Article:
The intuition is as follows. To divide by four, you might choose to multiply by 0.25 instead. Take 5 * 0.25, you get 1.25. The integer part (1) gives you the quotient, and the decimal part (0.25) is indicative of the remainder: multiply 0.25 by 4 and you get 1, which is the remainder. Not only is this more direct and potential useful in itself, it also gives us a way to check quickly whether the remainder is zero. That is, it gives us a way to check that we have an integer that is divisible by another: do x * 0.25, the decimal part is less than 0.25 if and only if x is a multiple of 4.

This approach was known to Jacobsohn in 1973, but as far as I can tell, he did not derive the mathematics. Vowels in 1994 worked it out for the case where the divisor is 10, but (to my knowledge), nobody worked out the general case. It has now been worked out in a paper to appear in Software: Practice and Experience called Faster Remainder by Direct Computation.

In concrete terms, here is the C code to compute the remainder of the division by some fixed divisor d:

uint32_t d = ...;// your divisor > 0

uint64_t c = UINT64_C(0xFFFFFFFFFFFFFFFF) / d + 1;

// fastmod computes (n mod d) given precomputed c
uint32_t fastmod(uint32_t n ) {
  uint64_t lowbits = c * n;
  return ((__uint128_t)lowbits * d) >> 64; 
}

The divisibility test is similar…

uint64_t c = 1 + UINT64_C(0xffffffffffffffff) / d;


// given precomputed c, checks whether n % d == 0
bool is_divisible(uint32_t n) {
  return n * c <= c - 1; 
}

To test it out, we did many things, but in one particular tests, we used a hashing function that depends on the computation of the remainder. We vary the divisor and compute many random values. In one instance, we make sure that the compiler cannot assume that the divisor is known (so that the division instruction is used), in another case we let the compiler do its work, and finally we plug in our function. On a recent Intel processor (Skylake), we beat state-of-the-art compilers (e.g., LLVM’s clang, GNU GCC).

The computation of the remainder is nice, but I really like better the divisibility test. Compilers generally don’t optimize divisibility tests very well. A line of code like (n % d) = 0 is typically compiled to the computation of the remainder ((n % d)) and a test to see whether it is zero. Granlund and Montgomery have a better approach if d is known ahead of time and it involves computing the inverse of an odd integer using Newton’s method. Our approach is simpler and faster (on all tested platforms) in our tests. It is a multiplication by a constant followed by a comparison of the result with said constant: it does not get much cheaper than that. It seems that compilers could easily apply such an approach.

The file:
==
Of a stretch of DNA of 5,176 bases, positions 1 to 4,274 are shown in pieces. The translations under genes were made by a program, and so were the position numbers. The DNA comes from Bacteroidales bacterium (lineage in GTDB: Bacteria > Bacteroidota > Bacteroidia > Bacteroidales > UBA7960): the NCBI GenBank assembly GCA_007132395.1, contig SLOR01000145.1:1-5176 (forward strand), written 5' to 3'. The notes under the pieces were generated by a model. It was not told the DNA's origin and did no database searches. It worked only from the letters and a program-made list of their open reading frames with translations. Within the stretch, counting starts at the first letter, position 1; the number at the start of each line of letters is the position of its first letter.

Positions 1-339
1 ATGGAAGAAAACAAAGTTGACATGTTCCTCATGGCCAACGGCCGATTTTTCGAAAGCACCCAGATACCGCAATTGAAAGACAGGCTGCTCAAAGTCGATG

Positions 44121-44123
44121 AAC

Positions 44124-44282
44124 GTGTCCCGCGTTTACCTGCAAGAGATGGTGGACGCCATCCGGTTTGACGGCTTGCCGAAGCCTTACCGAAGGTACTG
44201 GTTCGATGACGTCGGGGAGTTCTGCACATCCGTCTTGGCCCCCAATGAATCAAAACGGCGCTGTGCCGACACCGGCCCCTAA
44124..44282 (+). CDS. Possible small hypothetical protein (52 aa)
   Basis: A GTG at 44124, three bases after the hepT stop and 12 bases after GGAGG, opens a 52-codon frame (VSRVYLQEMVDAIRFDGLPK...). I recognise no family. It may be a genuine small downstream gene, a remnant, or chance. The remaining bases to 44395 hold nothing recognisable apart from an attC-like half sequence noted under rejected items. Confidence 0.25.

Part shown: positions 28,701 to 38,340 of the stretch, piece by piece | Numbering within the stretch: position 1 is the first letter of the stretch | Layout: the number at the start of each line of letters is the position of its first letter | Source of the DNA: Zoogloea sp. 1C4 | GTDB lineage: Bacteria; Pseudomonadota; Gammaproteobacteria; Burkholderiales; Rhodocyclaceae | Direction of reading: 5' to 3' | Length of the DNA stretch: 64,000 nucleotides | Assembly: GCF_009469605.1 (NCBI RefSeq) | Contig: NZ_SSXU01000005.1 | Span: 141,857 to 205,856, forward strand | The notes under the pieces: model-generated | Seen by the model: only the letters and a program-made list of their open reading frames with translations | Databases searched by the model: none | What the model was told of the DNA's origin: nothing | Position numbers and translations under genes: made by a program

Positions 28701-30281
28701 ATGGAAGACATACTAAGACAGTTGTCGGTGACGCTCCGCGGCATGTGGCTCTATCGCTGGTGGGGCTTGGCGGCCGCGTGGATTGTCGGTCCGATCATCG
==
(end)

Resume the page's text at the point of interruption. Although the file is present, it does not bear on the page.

We packaged the functions as part of a header-only library which works with all major C/C++ compilers (GNU GCC, LLVM’s clang, Visual Studio). We also published our benchmarks for research purposes.

I feel that the paper is short and to the point. There is some mathematics, but we worked hard so that it is as easy to understand as possible. And don’t skip the introduction! It tells a nice story.

The paper contains carefully crafted benchmarks, but I came up with a fun one for this blog post which I call “fizzbuzz”. Let us go through all integers in sequence and count how many are divisible by 3 and how many are divisible by 5. There are far more efficient ways to do that, but here is the programming 101 approach in C:

  for (uint32_t i = 0; i < N; i++) {
    if ((i % 3) == 0)
      count3 += 1;
    if ((i % 5) == 0)
      count5 += 1;
  }

Here is the version with our approach:

static inline bool is_divisible(uint32_t n, uint64_t M) {
  return n * M <= M - 1;
}

...


  uint64_t M3 = UINT64_C(0xFFFFFFFFFFFFFFFF) / 3 + 1;
  uint64_t M5 = UINT64_C(0xFFFFFFFFFFFFFFFF) / 5 + 1;
  for (uint32_t i = 0; i < N; i++) {
    if (is_divisible(i, M3))
      count3 += 1;
    if (is_divisible(i, M5))
      count5 += 1;
  }

Here is the number of CPU cycles spent on each integer checked (average):

Compiler 4.5 cycles per integer
Fast approach 1.9 cycles per integer

I make my benchmarking code available. For this test, I am using an Intel (skylake) processing and GCC 8.1.

Your results will vary. Our proposed approach may not always be faster. However, we can claim that some of time, it is advantageous.

Update: There is a Go library implementing this technique.

Further reading: Faster Remainder by Direct Computation: Applications to Compilers and Software Libraries, Software: Practice and Experience (to appear)

Footnote: What is N? If both the numerator n and the divisor d are 32-bit unsigned integers, then you can pick N=64. This is not the smallest possible value. The smallest possible value is given by Algorithm 2 in our paper and it involves a bit of mathematics (note: the notation in my blog post differs from the paper, N becomes F).

Follow-up blog post: More fun with fast remainders when the divisor is a constant (where I discuss finer points)